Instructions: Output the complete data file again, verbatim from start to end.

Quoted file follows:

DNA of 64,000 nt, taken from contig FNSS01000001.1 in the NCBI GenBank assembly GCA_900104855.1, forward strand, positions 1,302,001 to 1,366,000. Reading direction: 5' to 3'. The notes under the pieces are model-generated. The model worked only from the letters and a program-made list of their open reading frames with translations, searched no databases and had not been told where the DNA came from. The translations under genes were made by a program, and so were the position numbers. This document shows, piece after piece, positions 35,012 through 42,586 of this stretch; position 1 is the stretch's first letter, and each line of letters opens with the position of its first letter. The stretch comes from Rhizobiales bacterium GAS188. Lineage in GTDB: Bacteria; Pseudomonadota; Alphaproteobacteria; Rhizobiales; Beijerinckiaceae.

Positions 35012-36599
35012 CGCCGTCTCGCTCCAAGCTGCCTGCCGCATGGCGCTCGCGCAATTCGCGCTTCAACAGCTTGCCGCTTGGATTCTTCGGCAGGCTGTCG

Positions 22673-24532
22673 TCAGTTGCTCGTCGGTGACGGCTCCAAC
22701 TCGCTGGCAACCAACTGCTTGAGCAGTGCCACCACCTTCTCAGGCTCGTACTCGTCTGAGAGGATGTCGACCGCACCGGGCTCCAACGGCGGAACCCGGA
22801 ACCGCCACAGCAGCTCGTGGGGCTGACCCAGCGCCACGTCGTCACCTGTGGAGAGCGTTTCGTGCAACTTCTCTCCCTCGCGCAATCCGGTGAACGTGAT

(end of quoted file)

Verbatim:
DNA of 64,000 nt, taken from contig FNSS01000001.1 in the NCBI GenBank assembly GCA_900104855.1, forward strand, positions 1,302,001 to 1,366,000. Reading direction: 5' to 3'. The notes under the pieces are model-generated. The model worked only from the letters and a program-made list of their open reading frames with translations, searched no databases and had not been told where the DNA came from. The translations under genes were made by a program, and so were the position numbers. This document shows, piece after piece, positions 35,012 through 42,586 of this stretch; position 1 is the stretch's first letter, and each line of letters opens with the position of its first letter. The stretch comes from Rhizobiales bacterium GAS188. Lineage in GTDB: Bacteria; Pseudomonadota; Alphaproteobacteria; Rhizobiales; Beijerinckiaceae.

Positions 35012-36599
35012 CGCCGTCTCGCTCCAAGCTGCCTGCCGCATGGCGCTCGCGCAATTCGCGCTTCAACAGCTTGCCGCTTGGATTCTTCGGCAGGCTGTCG

Positions 22673-24532
22673 TCAGTTGCTCGTCGGTGACGGCTCCAAC
22701 TCGCTGGCAACCAACTGCTTGAGCAGTGCCACCACCTTCTCAGGCTCGTACTCGTCTGAGAGGATGTCGACCGCACCGGGCTCCAACGGCGGAACCCGGA
22801 ACCGCCACAGCAGCTCGTGGGGCTGACCCAGCGCCACGTCGTCACCTGTGGAGAGCGTTTCGTGCAACTTCTCTCCCTCGCGCAATCCGGTGAACGTGAT